The Cabinet has not rejected the National Commission for Women and Children’s (NCWC) proposal that included introducing a women’s quota, the chairperson of NCWC, Lyonpo Dorji Choden clarified to this newspaper yesterday.

The works and human settlement minister said that it has been portrayed as if everyone was for quota and only the Cabinet was against it. “But the fact is that during the first national conference on women in politics in Bhutan, a lot of people, including women themselves, were against the quota system.”

Lyonpo Dorji Choden explained that the NCWC was then asked to work out a middle path and their recommendations included a gender-based nomination, meaning political parties would ensure a nomination of 33 percent of women candidates and for the National Council, gewogs could nominate a female and male candidate.

“But then it was also not found feasible because democracy is new and parties are struggling to get candidates,” the NCWC chairperson said.

She also added that the other issue with the proposal was that the Election Act has to be amended and acknowledging that it is too early for such an amendment, the government and NCWC will pursue educating and building women’s capacity to enhance their participation in elected offices as of now.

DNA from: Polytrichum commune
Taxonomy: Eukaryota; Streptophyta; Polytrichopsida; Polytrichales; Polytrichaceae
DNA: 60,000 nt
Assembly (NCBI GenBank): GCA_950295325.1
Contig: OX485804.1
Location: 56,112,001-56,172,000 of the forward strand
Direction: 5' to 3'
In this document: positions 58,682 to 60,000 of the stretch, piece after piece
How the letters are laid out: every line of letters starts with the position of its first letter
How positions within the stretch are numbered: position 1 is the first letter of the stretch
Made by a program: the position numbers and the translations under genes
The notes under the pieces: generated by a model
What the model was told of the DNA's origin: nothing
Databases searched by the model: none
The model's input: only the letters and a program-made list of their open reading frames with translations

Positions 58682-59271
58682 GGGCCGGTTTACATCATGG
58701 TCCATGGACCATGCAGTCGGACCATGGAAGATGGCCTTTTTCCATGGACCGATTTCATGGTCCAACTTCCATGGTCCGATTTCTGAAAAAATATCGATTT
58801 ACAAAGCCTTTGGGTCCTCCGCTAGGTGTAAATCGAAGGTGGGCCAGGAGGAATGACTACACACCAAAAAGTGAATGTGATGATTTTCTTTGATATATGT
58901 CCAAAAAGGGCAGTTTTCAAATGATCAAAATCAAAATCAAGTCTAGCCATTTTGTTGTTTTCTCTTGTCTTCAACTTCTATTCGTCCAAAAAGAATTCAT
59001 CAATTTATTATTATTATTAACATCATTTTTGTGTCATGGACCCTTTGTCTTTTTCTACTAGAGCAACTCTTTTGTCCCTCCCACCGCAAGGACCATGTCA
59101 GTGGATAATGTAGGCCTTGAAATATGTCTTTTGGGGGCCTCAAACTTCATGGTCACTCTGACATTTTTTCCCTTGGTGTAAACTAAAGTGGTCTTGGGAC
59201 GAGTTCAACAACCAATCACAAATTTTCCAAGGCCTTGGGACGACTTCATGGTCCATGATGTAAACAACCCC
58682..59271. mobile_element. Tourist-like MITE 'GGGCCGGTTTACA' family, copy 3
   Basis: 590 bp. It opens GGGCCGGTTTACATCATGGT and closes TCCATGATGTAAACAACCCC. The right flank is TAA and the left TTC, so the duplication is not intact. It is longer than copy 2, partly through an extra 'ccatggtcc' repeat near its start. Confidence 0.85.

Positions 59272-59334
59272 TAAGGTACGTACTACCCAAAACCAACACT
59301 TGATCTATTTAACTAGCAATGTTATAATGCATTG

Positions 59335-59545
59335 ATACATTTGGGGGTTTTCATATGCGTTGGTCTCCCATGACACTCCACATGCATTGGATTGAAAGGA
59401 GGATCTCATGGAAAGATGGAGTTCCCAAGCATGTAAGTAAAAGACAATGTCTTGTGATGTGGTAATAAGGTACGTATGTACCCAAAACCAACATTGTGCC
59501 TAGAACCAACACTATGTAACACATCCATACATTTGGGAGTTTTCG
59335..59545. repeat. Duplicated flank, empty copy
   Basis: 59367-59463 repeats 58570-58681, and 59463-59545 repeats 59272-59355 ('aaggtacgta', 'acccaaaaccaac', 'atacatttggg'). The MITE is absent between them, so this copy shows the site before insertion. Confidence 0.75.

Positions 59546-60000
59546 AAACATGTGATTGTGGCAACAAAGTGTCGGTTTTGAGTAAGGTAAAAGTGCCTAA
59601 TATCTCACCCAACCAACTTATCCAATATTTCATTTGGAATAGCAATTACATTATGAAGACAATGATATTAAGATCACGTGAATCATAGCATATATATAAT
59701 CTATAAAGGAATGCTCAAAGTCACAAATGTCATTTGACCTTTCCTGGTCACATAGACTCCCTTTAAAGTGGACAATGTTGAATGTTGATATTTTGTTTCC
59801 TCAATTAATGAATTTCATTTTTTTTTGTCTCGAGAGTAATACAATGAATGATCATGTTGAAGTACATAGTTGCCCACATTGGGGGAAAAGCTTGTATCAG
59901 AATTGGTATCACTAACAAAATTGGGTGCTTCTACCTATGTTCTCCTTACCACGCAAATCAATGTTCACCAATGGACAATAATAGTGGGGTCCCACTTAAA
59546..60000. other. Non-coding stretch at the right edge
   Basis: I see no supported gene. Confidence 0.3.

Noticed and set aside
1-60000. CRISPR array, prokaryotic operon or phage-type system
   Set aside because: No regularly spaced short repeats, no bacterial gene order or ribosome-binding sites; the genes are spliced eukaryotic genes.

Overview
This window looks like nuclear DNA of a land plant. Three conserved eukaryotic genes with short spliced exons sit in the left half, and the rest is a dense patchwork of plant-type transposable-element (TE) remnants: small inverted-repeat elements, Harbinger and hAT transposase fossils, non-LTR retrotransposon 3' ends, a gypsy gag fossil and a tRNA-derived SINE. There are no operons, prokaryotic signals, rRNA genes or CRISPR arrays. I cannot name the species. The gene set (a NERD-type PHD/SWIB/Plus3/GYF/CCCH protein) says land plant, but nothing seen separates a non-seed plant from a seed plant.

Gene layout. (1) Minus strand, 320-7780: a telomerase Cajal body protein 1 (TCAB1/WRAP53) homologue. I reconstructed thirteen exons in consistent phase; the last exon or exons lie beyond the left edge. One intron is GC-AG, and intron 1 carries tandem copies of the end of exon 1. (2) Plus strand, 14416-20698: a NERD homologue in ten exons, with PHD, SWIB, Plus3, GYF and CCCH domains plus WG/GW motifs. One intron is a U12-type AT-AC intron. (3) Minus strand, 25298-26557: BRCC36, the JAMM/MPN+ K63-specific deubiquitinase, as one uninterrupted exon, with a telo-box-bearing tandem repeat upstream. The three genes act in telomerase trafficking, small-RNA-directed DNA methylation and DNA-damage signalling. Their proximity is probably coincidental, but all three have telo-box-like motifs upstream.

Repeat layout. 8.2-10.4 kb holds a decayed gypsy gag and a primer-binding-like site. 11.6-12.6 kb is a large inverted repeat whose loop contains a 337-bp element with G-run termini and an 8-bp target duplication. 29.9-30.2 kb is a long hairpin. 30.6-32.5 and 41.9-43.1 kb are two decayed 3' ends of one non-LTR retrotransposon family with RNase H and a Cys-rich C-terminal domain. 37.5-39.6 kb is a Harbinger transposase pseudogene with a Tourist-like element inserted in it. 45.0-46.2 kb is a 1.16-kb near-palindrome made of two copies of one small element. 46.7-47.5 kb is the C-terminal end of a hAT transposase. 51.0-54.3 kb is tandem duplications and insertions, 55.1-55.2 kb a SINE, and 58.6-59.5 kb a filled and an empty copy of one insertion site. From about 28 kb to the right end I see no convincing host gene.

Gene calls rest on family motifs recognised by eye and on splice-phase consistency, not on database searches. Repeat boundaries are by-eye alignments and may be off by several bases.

Lyonpo Dorji Choden said that the NCWC’s focus as of now is more on educating and creating a supportive environment for women to contest in elections.

The NCWC director Kunzang Lhamu said the national plan of action to promote gender equality is under consideration by the Cabinet.

She said NCWC submitted more clarity on the proposal as ordered by the Cabinet.

“The consultations with stakeholders held at the national level also ​resulted in the realisation and concerns expressed that the institution of quotas would require reforming existing systems and electoral laws,” Kunzang Lhamu said.

Tashi Dema